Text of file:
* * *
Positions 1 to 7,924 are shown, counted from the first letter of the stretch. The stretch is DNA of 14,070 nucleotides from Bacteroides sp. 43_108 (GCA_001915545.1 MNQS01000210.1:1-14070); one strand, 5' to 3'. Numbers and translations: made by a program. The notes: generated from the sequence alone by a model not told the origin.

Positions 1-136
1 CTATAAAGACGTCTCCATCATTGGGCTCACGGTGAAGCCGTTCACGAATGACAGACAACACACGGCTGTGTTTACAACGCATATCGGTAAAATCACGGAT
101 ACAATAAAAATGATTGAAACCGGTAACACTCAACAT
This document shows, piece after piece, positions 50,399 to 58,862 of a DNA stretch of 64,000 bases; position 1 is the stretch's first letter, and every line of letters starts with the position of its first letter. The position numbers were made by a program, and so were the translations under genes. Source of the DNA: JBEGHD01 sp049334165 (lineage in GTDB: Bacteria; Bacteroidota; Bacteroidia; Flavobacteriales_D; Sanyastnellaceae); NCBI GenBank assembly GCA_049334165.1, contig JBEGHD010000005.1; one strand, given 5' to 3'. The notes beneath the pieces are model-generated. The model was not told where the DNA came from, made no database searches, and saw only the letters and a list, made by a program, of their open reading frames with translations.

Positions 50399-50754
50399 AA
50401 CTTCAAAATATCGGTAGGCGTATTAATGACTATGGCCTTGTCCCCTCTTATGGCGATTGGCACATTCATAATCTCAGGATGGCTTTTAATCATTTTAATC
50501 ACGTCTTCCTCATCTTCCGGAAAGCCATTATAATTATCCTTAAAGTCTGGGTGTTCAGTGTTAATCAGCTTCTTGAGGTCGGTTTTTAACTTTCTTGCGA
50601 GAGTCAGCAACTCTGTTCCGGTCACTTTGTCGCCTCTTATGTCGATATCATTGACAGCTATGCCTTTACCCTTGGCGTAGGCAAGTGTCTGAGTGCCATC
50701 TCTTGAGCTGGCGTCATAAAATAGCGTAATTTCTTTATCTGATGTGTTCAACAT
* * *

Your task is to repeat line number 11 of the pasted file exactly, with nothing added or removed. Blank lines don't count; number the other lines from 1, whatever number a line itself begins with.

50701 TCTTGAGCTGGCGTCATAAAATAGCGTAATTTCTTTATCTGATGTGTTCAACAT